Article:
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Dining By Design: SVA's Interior Design Students Transform A Space

A small group of BFA Interior Design students presented their work this past weekend, March 22-26, as part of Dining by Design, an industry-leading event known for its worthy cause and successful fundraising as much as its exceptional design. The exhibition event invites participants to transform a raw space into an immersive dining exhibit and is the signature fundraiser of Design Industries Foundation Fighting AIDS (DIFFA), a coalition of design companies and firms that raises awareness and funds for HIV/AIDS research, education, treatment, and advocacy. Held within the Architectural Digest Design Show, industry professionals and members of the public were able to view the nearly 40 installations before the showcase closed with a gala dinner on Monday, March 26, wherein patrons dined at the styled tables, in support of the organization’s cause.

Third-year Interior Design student Erin Checkosky and fourth-year Interior Design students Anna Harea, Rita Guo, and Brandon Perler represented the College and built "The Red Room," a circular setting meant to create a sense of unity and act as a visual representation of the HIV/AIDS awareness movement. Advised by Interior Design faculty member Maureen Crilly and DIFFA-mentor Tyler Wisler, the students designed, fabricated, and installed their entry in roughly six weeks, and with a tight budget. As one of the three schools invited to take part, along with graduate programs from Pratt and Parsons, the team was awarded a $2,500 stipend to complete the project.

"It was great to work alongside the other schools, and to get outside SVA and intermingle with other professionals in the industry," said Checkosky. SVA had not participated in Dining by Design for several years and former/returning provost Christopher Cyphers reconnected SVAID to the event.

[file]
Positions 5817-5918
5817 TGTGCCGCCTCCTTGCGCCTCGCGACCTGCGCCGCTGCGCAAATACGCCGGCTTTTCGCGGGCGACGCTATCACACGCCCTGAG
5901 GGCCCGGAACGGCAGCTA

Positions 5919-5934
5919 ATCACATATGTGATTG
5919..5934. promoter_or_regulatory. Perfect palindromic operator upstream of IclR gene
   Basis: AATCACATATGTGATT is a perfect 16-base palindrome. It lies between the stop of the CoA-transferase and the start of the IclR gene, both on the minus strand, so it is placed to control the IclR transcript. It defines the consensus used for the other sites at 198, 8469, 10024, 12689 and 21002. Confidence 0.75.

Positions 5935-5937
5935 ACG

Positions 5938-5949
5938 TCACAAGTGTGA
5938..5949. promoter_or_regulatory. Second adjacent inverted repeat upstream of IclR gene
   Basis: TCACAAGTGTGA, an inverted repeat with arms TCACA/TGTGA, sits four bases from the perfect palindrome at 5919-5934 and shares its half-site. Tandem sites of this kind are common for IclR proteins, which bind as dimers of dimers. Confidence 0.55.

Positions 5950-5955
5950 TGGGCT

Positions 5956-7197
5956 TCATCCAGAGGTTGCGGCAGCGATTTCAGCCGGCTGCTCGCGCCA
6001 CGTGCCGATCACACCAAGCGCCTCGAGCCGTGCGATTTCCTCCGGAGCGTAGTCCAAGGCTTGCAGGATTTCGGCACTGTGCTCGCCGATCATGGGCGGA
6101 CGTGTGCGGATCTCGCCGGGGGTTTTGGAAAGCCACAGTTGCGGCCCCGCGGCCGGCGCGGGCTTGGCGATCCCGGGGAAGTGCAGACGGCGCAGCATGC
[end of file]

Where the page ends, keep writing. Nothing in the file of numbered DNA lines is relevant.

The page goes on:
Limited time and funds meant students had to budget and strategize; this required getting creative with materials, writing to companies for donations, and turning to classmates for help with fabrication processes and installation. The final product is a compact space saturated in a vibrant red and dominated by cylindrical elements—architectural tubing, stools, a round table, and scores of hanging paper lanterns. The students, as written in their description, hoped to create "a celestial aura that emphasizes the feeling of hope and prosperity." The room-defining paint was donated by Benjamin Moore, draping fabric by Carnegie Fabrics, and lighting—which Guo deemed the most important aspect—by Interior Design faculty member John Newman.

"I remember checking in at one point and it was a lot of work—it’s not only designing and fabricating, but they're doing a lot of project management," said Director of Operations Lucas Thorpe, noting that the three senior students are also in the midst of completing their theses. "But they still were super positive about it, super excited."

Visitor response to the Red Room has also been positive, with Guo and Checkosky both overhearing more than a few event attendees at the opening cocktail reception and public viewing hours surprised to learn the project was completed by students.

"Working towards such a great cause like this is just very humbling," said Checkosky. "It came out very beautiful, and we were all very happy with the results."

"We really suggest that SVA students do this project again if they have the chance," added Guo.

"Participating in Dining by Design was a fantastic experience for our students,” said Interior Design chair Jane Smith. "I’m so proud of the passion and effort they brought to the project for such a worthy cause. They envisioned and built an awesome dining experience."

For more photos and context of BFA Interior Design's work on Dining By Design be sure to check out the department's Instagram account.

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